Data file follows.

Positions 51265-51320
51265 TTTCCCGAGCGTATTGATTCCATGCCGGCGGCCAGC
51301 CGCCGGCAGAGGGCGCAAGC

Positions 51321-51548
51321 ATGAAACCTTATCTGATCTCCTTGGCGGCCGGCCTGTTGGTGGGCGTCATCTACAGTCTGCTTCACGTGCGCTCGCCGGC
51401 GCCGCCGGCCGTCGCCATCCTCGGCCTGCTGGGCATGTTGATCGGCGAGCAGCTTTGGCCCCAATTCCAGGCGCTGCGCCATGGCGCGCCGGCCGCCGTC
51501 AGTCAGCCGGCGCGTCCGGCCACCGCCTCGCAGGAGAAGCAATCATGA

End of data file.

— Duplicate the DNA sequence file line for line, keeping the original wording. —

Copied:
Positions 51265-51320
51265 TTTCCCGAGCGTATTGATTCCATGCCGGCGGCCAGC
51301 CGCCGGCAGAGGGCGCAAGC

Positions 51321-51548
51321 ATGAAACCTTATCTGATCTCCTTGGCGGCCGGCCTGTTGGTGGGCGTCATCTACAGTCTGCTTCACGTGCGCTCGCCGGC
51401 GCCGCCGGCCGTCGCCATCCTCGGCCTGCTGGGCATGTTGATCGGCGAGCAGCTTTGGCCCCAATTCCAGGCGCTGCGCCATGGCGCGCCGGCCGCCGTC
51501 AGTCAGCCGGCGCGTCCGGCCACCGCCTCGCAGGAGAAGCAATCATGA